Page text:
Because the Debtor is not an individual and is not covered by the damages provision in § 362(k),  the Debtor asks the Court to use its authority under § 105(a) to enforce the automatic stay and sanction the Merrill Parties for their actions. “The Tenth Circuit has held that bankruptcy courts have civil contempt powers pursuant to § 105(a). A bankruptcy court may exercise its civil contempt power for violation of the automatic stay so long as doing so is consistent with the purposes of civil contempt orders and doing so is within the limits of the bankruptcy court’s § 105(a) powers. Sanctions for civil contempt must meet one or both of the following purposes: (1) to compel or ensure compliance with a court order; and (2) to compensate parties for losses caused by the contemnor’s refusal to abide by a court order. Civil contempt orders should be remedial, not punitive, which is the purpose of criminal contempt.” 
Unlike an action under § 362(k), which bears a preponderance of the evidence standard, an action for civil contempt requires that the Debtor prove by clear and convincing evidence that a valid court order existed, that the Merrill Parties had knowledge of the order, and that the Merrill Parties disobeyed the order. 
The evidence shows that the Merrill Parties, through counsel, first learned of the bankruptcy case at the state court hearing on the order to show cause held on February 11. The Merrill Parties also filed an adversary proceeding in the bankruptcy case before Ralph filed the Amended Complaint in state court. They knew about the bankruptcy case and the automatic stay, which means that the Debtor has satisfied the first two requirements to obtain an order for civil contempt. What remains is whether the Merrill Parties’ actions violated the automatic stay, and if so, what sanctions are appropriate for their actions.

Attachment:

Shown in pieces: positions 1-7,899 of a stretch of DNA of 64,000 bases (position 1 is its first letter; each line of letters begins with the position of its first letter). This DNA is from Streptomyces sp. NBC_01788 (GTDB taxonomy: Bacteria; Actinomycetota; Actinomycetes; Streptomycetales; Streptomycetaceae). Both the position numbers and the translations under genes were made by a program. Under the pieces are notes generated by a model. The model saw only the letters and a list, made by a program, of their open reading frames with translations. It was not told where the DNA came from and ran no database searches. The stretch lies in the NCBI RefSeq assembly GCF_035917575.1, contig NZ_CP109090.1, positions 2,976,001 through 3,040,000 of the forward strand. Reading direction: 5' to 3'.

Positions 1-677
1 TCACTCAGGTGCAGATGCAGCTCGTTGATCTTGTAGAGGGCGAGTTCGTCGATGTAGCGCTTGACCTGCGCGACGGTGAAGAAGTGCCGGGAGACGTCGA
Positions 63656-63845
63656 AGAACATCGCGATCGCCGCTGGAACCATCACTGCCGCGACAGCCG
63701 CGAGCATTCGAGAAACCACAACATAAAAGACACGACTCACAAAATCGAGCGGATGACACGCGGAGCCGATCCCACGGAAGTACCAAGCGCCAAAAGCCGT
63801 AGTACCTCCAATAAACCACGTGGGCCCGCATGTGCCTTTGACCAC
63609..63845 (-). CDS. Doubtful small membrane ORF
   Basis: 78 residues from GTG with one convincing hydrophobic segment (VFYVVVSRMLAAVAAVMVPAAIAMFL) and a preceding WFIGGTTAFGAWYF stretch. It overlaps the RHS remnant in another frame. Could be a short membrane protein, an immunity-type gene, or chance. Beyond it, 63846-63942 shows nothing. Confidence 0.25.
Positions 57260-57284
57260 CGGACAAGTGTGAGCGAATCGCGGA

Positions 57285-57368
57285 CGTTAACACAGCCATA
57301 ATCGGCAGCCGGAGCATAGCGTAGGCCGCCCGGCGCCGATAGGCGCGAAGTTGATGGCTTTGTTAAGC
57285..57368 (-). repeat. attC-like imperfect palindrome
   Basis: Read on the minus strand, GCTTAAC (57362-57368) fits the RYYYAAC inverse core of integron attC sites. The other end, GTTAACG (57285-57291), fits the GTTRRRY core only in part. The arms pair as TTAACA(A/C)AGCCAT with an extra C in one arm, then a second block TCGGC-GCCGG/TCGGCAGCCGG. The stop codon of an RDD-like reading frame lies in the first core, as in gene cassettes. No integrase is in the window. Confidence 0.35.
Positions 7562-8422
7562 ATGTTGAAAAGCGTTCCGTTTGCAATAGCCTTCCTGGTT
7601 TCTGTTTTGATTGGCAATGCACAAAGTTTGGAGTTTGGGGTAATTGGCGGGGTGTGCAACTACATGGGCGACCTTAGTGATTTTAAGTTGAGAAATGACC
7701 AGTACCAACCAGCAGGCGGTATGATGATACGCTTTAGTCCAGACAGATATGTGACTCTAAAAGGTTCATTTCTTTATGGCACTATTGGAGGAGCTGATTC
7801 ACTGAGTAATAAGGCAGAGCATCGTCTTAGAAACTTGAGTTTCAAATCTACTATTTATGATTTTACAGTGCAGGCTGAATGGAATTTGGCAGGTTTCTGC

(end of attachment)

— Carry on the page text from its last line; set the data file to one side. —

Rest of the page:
A. The Merrill Parties Other than Ralph
There is no evidence that any of the Merrill Parties other than Ralph were involved in filing the Amended Complaint or sending the Settlement Letters that are the basis for the Debtor’s Motion. The heading of the Amended Complaint names Ralph as the sole plaintiff, acting in his personal capacity. At the evidentiary hearing, the Debtor argued that the Amended Complaint contains a number of allegations that Ralph could bring only in his capacity as president of Vector Arms, Inc. or RGMF Ltd. But the Amended Complaint characterizes the issues as personal disputes between Ralph and the various defendants, and the Debtor presented no evidence to show that Ralph acted on behalf of Vector Arms, Inc., Vector Fab, Inc., or RGMF, Ltd.  The Settlement Letters also show Ralph as the sole signatory and make no mention of the other Merrill Parties. Nor is there evidence that Rex took any adverse action against the Debtor or that Ralph had any authority or direction to act on Rex’s behalf. In sum, there is no clear and convincing evidence that Vector Arms, Inc., Vector Fab, Inc., RGMF, Ltd., or Rex took any action in contempt of the automatic stay, and the Motion is DENIED as to those parties.
B. Ralph Violated the Automatic Stay by Seeking Control of the Debtor’s Property Via the Amended Complaint
As previously mentioned, the automatic stay prohibits “any act to obtain possession of property of the estate or of property from the estate or to exercise control over property of the estate.”  Property of the estate includes “all legal or equitable interests of the debtor in property as of the commencement of the case.”  As the Tenth Circuit has stated, “[t]he scope of § 541 is broad and should be generously construed; an interest may be property of the estate even if it is novel or contingent.”